Even if you have insulin resistance and metabolic syndrome, a test of your blood sugar in a doctor’s office may show perfectly normal levels. For a while — for years, really — your body may be able to cope with too much blood sugar after meals by pumping out extra insulin.
In some people, though, the insulin-producing beta cells in the pancreas just can’t keep up. They become less effective (exhausted is the word doctors use), and some of them die. Then your body just can’t make enough insulin to keep blood sugar levels under control.
Your blood sugar may be a little high when you wake up in the morning. A normal level after a fast, that is, after 6 hours of not eating anything, is between 70 and 100 milligrams (mg) of glucose for every 10th of a liter of blood (dL). If yours is between 100 and 125 mg/dL, you have prediabetes. You don’t have full-blown diabetes yet, but you’re on the train that takes you there.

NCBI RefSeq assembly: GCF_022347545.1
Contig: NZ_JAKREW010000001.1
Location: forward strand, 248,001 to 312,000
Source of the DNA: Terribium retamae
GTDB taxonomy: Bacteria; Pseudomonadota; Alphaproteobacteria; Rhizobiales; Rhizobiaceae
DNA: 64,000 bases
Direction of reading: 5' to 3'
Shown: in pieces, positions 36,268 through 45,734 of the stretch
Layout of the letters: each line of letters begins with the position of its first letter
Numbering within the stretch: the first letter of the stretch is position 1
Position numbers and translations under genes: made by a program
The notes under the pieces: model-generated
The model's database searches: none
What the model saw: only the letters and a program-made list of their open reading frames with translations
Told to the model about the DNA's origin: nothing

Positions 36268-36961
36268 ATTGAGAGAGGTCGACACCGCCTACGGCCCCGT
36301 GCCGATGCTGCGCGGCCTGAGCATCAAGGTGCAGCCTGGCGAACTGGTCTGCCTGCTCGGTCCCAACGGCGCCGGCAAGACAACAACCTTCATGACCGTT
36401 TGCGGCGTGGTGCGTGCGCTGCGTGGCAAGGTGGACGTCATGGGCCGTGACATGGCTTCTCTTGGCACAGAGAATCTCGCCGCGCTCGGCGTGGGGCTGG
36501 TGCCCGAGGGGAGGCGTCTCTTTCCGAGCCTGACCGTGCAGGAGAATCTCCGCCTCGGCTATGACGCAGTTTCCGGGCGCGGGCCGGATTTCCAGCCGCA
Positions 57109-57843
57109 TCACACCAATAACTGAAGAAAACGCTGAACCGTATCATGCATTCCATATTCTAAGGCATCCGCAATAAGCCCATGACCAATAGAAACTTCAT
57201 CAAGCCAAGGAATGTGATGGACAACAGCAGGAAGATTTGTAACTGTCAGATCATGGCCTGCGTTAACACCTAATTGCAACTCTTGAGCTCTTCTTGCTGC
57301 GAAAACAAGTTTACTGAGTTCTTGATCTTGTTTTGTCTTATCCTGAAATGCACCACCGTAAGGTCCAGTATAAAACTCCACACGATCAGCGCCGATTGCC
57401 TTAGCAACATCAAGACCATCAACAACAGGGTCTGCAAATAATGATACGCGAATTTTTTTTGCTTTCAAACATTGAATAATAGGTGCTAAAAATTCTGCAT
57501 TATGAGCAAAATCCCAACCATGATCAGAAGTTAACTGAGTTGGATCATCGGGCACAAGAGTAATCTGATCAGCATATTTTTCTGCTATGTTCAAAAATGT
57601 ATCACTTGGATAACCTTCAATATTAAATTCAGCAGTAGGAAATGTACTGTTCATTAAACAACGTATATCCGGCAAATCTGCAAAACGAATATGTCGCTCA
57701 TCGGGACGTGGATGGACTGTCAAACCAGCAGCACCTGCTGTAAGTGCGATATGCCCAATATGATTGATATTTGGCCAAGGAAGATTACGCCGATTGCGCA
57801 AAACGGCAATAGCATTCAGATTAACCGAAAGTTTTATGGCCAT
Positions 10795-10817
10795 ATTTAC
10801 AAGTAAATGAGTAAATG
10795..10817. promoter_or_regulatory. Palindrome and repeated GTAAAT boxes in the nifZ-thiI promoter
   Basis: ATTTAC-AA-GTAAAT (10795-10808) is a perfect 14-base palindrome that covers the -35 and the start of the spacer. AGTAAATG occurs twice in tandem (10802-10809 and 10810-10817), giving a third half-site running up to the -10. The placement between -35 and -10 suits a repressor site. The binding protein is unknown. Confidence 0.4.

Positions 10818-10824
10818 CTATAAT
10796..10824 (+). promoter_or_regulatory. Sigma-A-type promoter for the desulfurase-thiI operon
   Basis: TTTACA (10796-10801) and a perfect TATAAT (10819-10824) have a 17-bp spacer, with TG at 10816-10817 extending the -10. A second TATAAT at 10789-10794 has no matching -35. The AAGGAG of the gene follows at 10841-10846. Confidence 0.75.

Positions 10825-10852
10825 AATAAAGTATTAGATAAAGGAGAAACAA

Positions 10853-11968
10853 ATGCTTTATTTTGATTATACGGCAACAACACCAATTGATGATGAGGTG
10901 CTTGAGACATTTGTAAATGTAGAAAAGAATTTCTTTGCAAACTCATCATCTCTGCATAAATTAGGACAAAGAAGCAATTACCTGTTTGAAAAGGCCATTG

Your chances of developing diabetes are very high over the next few years — but you can still get off the train. That was proven in a major study, called the Diabetes Prevention Program, of more than 3,000 men and women in 27 U.S. medical centers. Their ages ranged from 25 to 85, with an average of 51. All were obese. All had prediabetes. About 11 percent of those in the study who did nothing to change their lifestyles went on to develop diabetes in each year of the three-year study. That is, about a third got diabetes.
Those who switched to healthier diets and lost weight, however, didn’t suffer the same fate. Over three years, they started walking about 30 minutes a day, ate healthier meals, and lost about 15 pounds (7 kg) each. Although some did develop diabetes, there was a 58 percent reduction in the overall incidence of the disease.